The West somehow supposed that President Putin would play tidily winks and ignore the mayhem and violence threatening not only the Russians in a country which was until recently an integral part of Russia itself, but substantial Russian naval and military assets in the Crimea. Unlike Russian foreign policy which studies all the options and possibilities and then plays its hand according to the principles of protection and containment, the West still sees diplomacy through the obsolete prism of a world long gone. Until it can upgrade its diplomatic thinking to match the technological revolution, it will blunder on from one crisis to another, without knowing how it got there or where it is headed.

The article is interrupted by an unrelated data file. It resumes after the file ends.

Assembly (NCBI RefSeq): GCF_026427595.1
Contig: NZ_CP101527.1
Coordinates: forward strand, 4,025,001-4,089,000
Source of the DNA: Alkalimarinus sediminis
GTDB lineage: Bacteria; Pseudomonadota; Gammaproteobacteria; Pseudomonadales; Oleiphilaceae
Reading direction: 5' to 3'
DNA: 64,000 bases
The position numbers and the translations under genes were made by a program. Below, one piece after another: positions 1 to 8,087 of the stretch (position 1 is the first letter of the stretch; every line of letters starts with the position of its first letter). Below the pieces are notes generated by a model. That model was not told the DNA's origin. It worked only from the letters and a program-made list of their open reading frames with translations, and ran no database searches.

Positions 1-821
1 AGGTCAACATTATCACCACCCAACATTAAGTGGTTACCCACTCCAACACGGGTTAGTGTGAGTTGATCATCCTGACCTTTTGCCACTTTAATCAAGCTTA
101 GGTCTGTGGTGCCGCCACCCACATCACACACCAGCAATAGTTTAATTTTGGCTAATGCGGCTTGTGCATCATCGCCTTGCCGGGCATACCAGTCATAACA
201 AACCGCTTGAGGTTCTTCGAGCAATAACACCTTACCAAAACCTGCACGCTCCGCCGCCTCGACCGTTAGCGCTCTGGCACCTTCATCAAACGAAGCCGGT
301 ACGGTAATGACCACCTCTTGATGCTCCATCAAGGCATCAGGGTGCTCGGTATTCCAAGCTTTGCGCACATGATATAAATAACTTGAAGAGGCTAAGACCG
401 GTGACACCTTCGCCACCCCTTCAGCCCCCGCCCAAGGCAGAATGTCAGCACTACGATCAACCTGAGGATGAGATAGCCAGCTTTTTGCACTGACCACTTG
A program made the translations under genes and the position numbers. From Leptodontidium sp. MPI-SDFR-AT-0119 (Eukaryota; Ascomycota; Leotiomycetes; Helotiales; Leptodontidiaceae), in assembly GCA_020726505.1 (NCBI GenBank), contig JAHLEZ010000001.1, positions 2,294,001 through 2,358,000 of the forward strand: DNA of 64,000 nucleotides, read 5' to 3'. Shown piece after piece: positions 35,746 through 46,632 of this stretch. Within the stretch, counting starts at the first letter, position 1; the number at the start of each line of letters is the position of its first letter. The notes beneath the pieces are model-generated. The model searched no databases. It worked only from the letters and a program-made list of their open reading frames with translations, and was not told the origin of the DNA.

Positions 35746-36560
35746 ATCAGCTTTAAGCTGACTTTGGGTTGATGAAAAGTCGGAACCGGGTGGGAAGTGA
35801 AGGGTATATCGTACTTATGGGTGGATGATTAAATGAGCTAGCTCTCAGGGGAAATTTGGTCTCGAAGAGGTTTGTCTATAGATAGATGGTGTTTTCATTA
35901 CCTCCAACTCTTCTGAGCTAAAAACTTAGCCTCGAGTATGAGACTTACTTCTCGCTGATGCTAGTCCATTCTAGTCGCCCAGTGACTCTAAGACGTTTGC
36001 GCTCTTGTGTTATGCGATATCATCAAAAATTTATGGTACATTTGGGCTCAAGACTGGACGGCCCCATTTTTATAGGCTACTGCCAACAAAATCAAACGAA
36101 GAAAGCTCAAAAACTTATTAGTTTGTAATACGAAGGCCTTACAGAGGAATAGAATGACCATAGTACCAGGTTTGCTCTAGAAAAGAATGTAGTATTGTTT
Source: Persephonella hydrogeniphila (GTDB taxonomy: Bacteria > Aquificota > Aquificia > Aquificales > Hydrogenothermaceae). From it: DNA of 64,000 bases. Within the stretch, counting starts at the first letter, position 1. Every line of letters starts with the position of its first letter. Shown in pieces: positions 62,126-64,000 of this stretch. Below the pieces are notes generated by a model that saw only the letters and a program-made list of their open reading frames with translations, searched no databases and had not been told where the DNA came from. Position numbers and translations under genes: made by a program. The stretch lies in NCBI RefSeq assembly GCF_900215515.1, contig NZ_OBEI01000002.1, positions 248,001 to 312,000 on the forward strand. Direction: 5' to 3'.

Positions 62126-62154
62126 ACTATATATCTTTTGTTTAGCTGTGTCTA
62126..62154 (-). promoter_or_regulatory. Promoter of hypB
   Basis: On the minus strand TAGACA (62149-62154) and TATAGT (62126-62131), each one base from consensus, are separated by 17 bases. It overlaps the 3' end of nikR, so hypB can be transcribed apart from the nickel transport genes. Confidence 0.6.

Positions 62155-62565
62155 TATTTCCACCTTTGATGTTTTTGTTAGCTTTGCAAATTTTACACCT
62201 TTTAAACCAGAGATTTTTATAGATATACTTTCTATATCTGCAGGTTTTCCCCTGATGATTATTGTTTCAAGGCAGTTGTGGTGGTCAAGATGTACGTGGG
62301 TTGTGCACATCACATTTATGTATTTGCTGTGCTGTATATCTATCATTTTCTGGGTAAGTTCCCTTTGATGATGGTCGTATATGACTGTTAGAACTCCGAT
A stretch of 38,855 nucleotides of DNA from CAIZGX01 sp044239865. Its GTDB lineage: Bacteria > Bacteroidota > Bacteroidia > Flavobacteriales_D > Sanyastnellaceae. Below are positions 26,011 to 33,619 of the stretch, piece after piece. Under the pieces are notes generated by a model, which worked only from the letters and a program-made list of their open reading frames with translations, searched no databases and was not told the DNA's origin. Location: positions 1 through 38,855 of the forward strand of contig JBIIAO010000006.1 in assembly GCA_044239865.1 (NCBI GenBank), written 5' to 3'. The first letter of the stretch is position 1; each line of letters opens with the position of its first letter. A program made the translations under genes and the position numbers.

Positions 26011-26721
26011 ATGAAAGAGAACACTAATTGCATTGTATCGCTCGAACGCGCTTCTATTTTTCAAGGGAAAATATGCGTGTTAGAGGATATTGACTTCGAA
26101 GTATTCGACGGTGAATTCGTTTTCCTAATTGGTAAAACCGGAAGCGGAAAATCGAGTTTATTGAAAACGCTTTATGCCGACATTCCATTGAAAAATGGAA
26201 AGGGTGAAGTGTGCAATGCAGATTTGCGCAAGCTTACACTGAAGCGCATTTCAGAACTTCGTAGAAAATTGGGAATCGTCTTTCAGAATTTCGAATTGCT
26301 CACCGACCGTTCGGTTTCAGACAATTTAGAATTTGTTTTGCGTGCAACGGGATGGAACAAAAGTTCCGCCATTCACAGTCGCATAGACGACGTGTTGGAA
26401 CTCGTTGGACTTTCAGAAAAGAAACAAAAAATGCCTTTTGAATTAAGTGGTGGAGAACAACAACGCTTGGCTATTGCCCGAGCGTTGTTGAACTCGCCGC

Meanwhile Russia has consolidated its hold over the Crimea with the support of the local population, without so far firing a shot. Kiev blusters and mobilises but it is far from clear whether it actually controls or is recognised by its armed forces. There is little doubt that a good part of them could not be relied upon to take on the Russians if the Kiev government did something rash. The difficulty is that there is no authority now in Kiev whom the Russians in Ukraine would accept as a guarantor of their rights, culture and interests. For a long time yet they will look for that to Moscow. This is the outcome of overthrowing a government from the street rather than through the ballot box.